INSERM (Institut national de la santé et de la recherche médicale). "Development of two tests for rapid diagnosis of resistance to antibiotics." ScienceDaily. ScienceDaily, 12 October 2012. <www.sciencedaily.com/releases/2012/10/121012112420.htm>.
INSERM (Institut national de la santé et de la recherche médicale). (2012, October 12). Development of two tests for rapid diagnosis of resistance to antibiotics. ScienceDaily. Retrieved October 25, 2014 from www.sciencedaily.com/releases/2012/10/121012112420.htm
INSERM (Institut national de la santé et de la recherche médicale). "Development of two tests for rapid diagnosis of resistance to antibiotics." ScienceDaily. www.sciencedaily.com/releases/2012/10/121012112420.htm (accessed October 25, 2014).

Share This



More Plants & Animals News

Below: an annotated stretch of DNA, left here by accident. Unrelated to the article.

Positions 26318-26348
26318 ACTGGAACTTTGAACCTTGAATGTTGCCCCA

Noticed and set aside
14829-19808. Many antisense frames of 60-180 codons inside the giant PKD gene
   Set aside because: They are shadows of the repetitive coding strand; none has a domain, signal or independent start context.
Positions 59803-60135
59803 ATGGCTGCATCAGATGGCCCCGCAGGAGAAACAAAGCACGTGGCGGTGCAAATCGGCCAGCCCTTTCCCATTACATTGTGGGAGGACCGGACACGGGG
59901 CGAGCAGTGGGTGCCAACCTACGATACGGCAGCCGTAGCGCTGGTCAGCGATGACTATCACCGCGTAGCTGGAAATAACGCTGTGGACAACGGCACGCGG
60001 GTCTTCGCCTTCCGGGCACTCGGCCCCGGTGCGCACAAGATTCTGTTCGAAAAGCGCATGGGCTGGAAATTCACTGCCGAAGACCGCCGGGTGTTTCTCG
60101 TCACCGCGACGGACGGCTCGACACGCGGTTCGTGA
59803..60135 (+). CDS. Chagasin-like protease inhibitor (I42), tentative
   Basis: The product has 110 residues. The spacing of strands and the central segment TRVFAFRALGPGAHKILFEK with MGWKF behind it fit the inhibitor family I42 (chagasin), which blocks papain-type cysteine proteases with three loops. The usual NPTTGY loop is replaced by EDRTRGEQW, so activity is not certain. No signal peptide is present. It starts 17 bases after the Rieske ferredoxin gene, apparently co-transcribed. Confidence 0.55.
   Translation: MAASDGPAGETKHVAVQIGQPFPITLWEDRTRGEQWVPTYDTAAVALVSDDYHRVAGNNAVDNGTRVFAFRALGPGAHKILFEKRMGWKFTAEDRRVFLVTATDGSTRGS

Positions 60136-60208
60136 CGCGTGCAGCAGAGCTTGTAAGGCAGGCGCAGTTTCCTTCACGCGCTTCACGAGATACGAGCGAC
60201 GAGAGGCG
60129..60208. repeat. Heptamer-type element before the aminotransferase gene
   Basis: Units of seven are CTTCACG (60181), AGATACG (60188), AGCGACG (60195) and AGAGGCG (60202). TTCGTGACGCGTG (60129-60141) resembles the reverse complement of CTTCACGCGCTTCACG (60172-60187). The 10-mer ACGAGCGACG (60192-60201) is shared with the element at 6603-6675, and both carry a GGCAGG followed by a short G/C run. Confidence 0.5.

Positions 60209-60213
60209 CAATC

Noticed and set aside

Saturday, October 25, 2014

Featured Research

from universities, journals, and other organizations


Featured Videos

from AP, Reuters, AFP, and other news services

Deep Sea 'mushroom' Could Be Early Branch on Tree of Life

Deep Sea 'mushroom' Could Be Early Branch on Tree of Life

Reuters - Innovations Video Online (Oct. 24, 2014) — Miniature deep sea animals discovered off the Australian coast almost three decades ago are puzzling scientists, who say the organisms have proved impossible to categorise. Academics at the Natural History of Denmark have appealed to the world scientific community for help, saying that further information on Dendrogramma enigmatica and Dendrogramma discoides could answer key evolutionary questions. Jim Drury has more. Video provided by Reuters
Powered by NewsLook.com
Black Bear Cub Goes Sunday Shopping

Black Bear Cub Goes Sunday Shopping